Live Review: Noel Gallagher

Live Review: Noel Gallagher

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Noel Gallagher is to his brother (and former Oasis mate) Liam Gallagher what Slash is to Axl Rose in Guns N’ Roses. He’s the cooler, more likeable member of the pair. The case can be made for Gallagher (as well as, perhaps, Slash) that he is also the more talented of the two. In concert at UCLA’s lovely old Royce Hall, Gallagher lacked the overt rock star charisma of his brother. Nevertheless, he more than made up for this glitz deficit with fine singing of excellent songs – many of which came directly from the deep Oasis catalogue.
Gallagher just released his solo debut album with his new band High Flying Birds and he played most all of it before this appreciative crowd. Songs that came off best included “The Death of You and Me,” with its dancehall vibe, as well as the very Oasis-esque “Everybody’s on the Run.” Gallagher is not overly demonstrative when he performs. He doesn’t grimace wildly during those rare moments when he takes a guitar solo, nor does he race or pace the stage. Rather, he just stands there and plays, letting the lovely Beatles-esque melodies speak for themselves.

The show’s clear highlight came when Gallagher, backed only by just his drummer and keyboardist, performed Oasis’ “Wonderwall” and “Supersonic” on an acoustic guitar. It was so quietly beautiful; you could hear nearly the whole audience singing along — nearly over Gallagher.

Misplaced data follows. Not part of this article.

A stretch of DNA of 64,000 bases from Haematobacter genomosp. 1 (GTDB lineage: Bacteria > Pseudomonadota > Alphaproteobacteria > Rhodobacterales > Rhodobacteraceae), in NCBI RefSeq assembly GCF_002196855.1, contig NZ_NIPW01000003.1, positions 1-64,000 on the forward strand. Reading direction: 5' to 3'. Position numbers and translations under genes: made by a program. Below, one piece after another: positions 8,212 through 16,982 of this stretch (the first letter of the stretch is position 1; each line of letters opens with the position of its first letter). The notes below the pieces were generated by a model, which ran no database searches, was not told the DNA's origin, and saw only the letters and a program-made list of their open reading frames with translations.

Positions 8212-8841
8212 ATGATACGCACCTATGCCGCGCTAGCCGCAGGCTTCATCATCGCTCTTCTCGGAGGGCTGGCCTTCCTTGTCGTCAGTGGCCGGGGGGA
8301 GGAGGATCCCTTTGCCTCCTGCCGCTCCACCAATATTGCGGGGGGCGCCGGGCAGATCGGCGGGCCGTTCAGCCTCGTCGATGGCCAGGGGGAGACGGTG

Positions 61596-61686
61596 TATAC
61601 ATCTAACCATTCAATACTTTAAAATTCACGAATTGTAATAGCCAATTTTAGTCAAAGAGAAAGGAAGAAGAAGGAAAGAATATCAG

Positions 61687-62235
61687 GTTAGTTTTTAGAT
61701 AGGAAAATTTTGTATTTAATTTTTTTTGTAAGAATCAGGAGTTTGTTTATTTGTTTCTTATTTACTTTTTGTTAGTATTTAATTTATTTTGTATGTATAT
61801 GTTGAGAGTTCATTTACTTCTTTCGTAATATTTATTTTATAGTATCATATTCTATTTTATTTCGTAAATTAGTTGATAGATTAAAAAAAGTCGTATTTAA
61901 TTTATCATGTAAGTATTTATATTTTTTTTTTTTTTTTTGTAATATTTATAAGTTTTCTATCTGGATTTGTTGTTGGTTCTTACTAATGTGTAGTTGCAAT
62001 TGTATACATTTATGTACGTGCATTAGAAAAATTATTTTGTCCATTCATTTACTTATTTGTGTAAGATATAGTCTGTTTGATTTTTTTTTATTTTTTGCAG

Gallagher closed the night with three Oasis tunes, capping the show with “Don’t Look Back in Anger,” which, with its amplified arrangement, forced the singing along crowd to up the vocal volume significantly.

Unlike the last time Oasis came through town at the huge Staples Center, this smaller venue was much more informal. The lighting folks brought the house lights up often between songs so Gallagher could speak directly to his fans, at one point asking them if they’re all students. When they denied this assumption, Gallagher replied, “What, you all have jobs and smoke cigarettes?” in his wonderfully quizzical Manchester accent.

Gallagher sincerely wanted to know who his audience is. Instead of rocking out in front of a throng of nameless, faceless fans, this was about as close as one could ever get to a living room show with Gallagher. It didn’t blow you away, it certainly drew you in.


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